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Robert Capa , pseudonym of Endre Ernő Friedmann (in Hungarian: Friedmann Endre Ernő ; Budapest, Hungary, October 22, 1913- Thai Binh, Vietnam, May 25, 1954), was a war graphic correspondent and Hungarian photojournalist of the twentieth century. It was sentimental couple of the photographer Gerda Taro and together they photographed with the pseudonym “Robert Capa” being difficult to know what photos are of each one. It covered different conflicts: the Spanish Civil War, the Second Sino-Japanese War, the Second World War (in London, North Africa, Italy, the Battle of Normandy on the Omaha beach and the liberation of Paris), the Arab War- Israel of 1948 and the first Indochina War. In Paris in 1947, he founded, along with David “Chim” Seymour, Henri Cartier-Bresson, George Rodger and William Vandivert, the Magnum Photos organization, the first cooperation agency for independent photographers around the world.
Endre Ernö Friedmann was born in the city of Budapest into a Jewish family that enjoyed a good economic position. His mother was a fashion designer and his father an intellectual thinker with aristocratic influences. In Hungary, it was customary at that time to belong to a circle of an artistic or political nature and Endré entered one of them, in which he received the nickname of “Bandi”. [Quote required]
Condemned in his adolescence to live wandering around the city for the installation of his parents’ workshop at home, after they lost the premises in the wake of the economic depression of 1929. In these wanderings he would meet one of the women that most influenced his life, and it can be said that, if it had not been for her, he would not have become a great photographer. The name of that woman was Eva Besnyo, who from a very young age had a great interest in photography. Eva was one of those people who found it more productive to take photographs than to do her homework. In his youth he already took pictures with his Kodak Brownie camera. She and her special taste for this art motivated Endré’s first contact with photography. He was much sought after by his friends, as he was characterized as a generous and loyal young man. [Quote required]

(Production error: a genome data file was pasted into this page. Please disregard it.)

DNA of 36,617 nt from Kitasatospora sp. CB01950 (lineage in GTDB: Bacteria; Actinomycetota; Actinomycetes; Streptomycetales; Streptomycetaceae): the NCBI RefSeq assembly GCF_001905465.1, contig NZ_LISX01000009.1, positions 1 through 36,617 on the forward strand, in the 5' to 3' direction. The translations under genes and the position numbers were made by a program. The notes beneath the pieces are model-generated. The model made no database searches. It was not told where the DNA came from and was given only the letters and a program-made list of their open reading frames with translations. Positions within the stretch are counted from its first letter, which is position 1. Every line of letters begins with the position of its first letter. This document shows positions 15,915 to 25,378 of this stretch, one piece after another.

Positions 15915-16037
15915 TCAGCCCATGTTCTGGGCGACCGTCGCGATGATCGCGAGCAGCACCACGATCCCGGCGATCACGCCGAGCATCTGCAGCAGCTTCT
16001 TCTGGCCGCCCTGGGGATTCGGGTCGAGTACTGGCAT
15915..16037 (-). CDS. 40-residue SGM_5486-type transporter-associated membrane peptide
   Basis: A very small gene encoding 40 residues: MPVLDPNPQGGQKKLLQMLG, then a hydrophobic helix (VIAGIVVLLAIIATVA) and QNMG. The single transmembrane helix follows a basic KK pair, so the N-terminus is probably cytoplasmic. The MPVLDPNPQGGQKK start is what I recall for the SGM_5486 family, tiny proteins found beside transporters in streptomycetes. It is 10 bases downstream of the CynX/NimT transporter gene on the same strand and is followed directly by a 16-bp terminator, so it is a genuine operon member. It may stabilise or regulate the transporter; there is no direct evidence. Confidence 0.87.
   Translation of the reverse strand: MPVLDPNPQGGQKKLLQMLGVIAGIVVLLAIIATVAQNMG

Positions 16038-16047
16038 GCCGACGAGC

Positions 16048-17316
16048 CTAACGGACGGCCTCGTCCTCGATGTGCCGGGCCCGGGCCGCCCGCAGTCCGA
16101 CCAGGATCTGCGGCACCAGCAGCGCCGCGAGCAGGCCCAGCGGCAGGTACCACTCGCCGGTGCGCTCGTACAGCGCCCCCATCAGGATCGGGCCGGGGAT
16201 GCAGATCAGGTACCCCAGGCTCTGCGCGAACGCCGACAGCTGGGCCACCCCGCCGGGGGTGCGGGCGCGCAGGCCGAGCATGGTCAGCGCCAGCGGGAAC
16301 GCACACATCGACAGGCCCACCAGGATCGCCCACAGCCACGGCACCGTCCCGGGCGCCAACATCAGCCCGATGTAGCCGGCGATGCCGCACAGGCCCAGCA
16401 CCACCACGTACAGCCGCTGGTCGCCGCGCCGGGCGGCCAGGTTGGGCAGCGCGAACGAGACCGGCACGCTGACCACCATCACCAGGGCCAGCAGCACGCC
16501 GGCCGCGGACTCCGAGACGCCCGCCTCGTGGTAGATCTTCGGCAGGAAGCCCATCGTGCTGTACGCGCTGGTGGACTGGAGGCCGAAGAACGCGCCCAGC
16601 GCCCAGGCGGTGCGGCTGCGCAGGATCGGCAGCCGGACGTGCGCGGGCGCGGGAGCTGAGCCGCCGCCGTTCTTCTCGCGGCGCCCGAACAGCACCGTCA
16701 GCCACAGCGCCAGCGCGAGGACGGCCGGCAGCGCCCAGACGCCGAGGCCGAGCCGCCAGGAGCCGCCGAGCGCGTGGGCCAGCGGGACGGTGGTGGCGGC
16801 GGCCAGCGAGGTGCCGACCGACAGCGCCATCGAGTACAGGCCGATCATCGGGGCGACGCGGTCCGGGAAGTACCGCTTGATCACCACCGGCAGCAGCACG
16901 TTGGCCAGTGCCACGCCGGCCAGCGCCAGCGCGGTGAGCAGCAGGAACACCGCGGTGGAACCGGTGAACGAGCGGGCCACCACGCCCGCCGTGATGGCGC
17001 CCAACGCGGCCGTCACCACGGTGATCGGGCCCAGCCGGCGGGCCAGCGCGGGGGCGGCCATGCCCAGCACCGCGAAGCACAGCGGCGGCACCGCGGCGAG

Already about seventeen years old and hoping to finish his school life, Endré meets one of those people who would shape his life, one of those good friends who set off on their paths, with excellent advice, timely financial support, appropriate connections, artistic suggestions and conceptions about life. This illustrious personage was called Lajos Kassák, who, with socialist tendencies, decided to help any artist with constructivist currents. He made photography known as a social object showing the injustices of the capitalist system and presenting works in his seminars such as those of Jacob Riis and Lewis Hine. In 1929 the political situation went from bad to worse with the imposition of a fascist government in Hungary, forcing the young Endré to leave the country along with the large mass of young people who felt pressured by the lack of a democratic government and guarantees economic In his case, he left the country just a year after the establishment of the fascist regime, in 1930 when he was captured and wounded by the police while participating in a protest against the regime, he would leave for Berlin the following day. In this regard he wrote: